Book club review: Encountering China

By Alexander McKinnon

A.M. McKinnon lived in
Beijing 1978–1980 and
2002–2007 and is the
author of the memoir
Come Back to Mona Vale
(Otago University Press).

This is original content
for Capital online.

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In celebration of Chinese New Year we’re delving into books that explore the country and it’s culture. First up, writer Alexander McKinnon takes a look at the newly released Encountering China.

Fifty years ago, New Zealand followed several other Western countries in formally recognising the People’s Republic of China. Diplomatic relations were established and embassies opened. Encountering China, edited by Duncan Campbell and Brian Moloughney (Massey University Press) commemorates this milestone by bringing together fifty contributors’ stories of subsequent interactions between New Zealand and China.

It is a job well done. Individually these memoirs are absorbing and enjoyable. Collectively the book gives a picture of the breadth and depth of the relationship that is often overlooked. In a time when China assessment seems increasingly polarised it is good to read balanced and respectful commentary. This book will now be an important part of the primary record for New Zealand.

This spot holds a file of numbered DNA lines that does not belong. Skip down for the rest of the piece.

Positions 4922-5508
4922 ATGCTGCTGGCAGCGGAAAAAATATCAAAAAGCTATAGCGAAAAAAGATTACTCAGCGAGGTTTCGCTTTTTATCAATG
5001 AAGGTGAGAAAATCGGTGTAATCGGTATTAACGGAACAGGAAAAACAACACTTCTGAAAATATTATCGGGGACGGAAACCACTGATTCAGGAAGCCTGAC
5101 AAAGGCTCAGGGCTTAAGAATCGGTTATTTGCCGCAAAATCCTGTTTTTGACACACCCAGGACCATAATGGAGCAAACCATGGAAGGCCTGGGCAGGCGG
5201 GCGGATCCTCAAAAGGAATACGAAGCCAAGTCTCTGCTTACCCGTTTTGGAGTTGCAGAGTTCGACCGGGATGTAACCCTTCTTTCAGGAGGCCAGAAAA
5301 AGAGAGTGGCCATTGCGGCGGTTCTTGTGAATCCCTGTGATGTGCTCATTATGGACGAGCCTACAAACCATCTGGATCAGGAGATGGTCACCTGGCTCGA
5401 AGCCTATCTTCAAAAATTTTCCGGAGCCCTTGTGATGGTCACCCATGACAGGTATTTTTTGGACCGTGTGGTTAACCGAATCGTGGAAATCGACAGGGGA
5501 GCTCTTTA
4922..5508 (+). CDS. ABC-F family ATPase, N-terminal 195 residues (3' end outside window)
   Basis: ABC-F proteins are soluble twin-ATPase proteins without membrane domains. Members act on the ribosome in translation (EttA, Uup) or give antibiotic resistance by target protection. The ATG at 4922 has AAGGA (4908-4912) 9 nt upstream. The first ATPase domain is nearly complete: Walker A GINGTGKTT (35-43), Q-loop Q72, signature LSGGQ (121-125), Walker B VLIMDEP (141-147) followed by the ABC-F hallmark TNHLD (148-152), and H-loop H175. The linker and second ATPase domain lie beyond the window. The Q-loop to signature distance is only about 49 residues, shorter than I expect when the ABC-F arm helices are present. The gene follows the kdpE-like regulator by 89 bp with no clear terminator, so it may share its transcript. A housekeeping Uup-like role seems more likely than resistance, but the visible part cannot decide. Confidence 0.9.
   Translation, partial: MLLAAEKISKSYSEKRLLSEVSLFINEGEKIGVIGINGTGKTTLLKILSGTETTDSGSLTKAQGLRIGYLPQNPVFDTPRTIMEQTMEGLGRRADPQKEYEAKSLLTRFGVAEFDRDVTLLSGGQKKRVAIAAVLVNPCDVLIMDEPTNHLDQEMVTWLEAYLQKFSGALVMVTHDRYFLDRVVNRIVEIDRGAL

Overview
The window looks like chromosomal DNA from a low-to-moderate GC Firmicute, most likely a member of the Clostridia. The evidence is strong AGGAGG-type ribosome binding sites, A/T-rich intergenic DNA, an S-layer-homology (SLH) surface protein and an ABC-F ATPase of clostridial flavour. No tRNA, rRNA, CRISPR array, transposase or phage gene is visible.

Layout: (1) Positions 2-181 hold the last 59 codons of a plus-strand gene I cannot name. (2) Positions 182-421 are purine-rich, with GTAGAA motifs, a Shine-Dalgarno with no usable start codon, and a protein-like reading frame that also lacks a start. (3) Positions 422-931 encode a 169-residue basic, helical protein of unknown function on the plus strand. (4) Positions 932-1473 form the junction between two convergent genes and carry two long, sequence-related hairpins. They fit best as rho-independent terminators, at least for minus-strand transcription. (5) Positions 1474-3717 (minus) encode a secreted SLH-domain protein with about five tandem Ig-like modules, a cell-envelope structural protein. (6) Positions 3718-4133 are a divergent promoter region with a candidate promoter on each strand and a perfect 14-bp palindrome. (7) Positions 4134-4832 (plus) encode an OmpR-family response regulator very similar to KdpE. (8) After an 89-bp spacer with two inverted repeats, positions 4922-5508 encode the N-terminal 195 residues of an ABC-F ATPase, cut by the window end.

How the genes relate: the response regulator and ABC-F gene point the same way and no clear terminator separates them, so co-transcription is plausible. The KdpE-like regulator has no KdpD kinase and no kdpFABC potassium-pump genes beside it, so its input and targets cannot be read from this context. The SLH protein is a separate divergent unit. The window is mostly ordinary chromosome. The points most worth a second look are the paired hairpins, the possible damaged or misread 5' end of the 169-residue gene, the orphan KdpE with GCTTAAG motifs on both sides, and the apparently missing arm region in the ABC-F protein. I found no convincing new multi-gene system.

Selecting even fifty contributions must have been tough given the scale of China, and the speed of its change and that of the China New Zealand relationship. There are contributions from the early years of the embassy in then Peking; from some of the original exchange students who won scholarships to China; from New Zealanders of Chinese heritage; and from witnesses to 1989, trade promoters, union organisers, poets, writers, academics, and researchers. They are all incisive and well informed and in many cases tell highly interesting or amusing first-hand stories. The book has the dimensions of something rather learned. I read it by the beach and everyone was impressed. But it reads easily, engagingly.

To give some specific examples: Chris Elder is dry and amusing on Muldoon’s April 1976 visit to China; Tony Browne’s tale of tracking down Dr Li is gripping, while Mavis Mullins’s anecdote about Pita Sharples is very funny, and her clear-eyed assessment of business suitability for China is refreshing. Adam Osborne-Smith gives a realistic assessment of self-propelled foreigner- life that is recognisable to younger people experiencing China more recently.  Luke Qin and Bo Li both give balanced accounts of their journeys from Chinese citizens to New Zealanders. The late John Needham’s essay ‘Hong Kong Revisited’ is a lapidary work of art in its own right.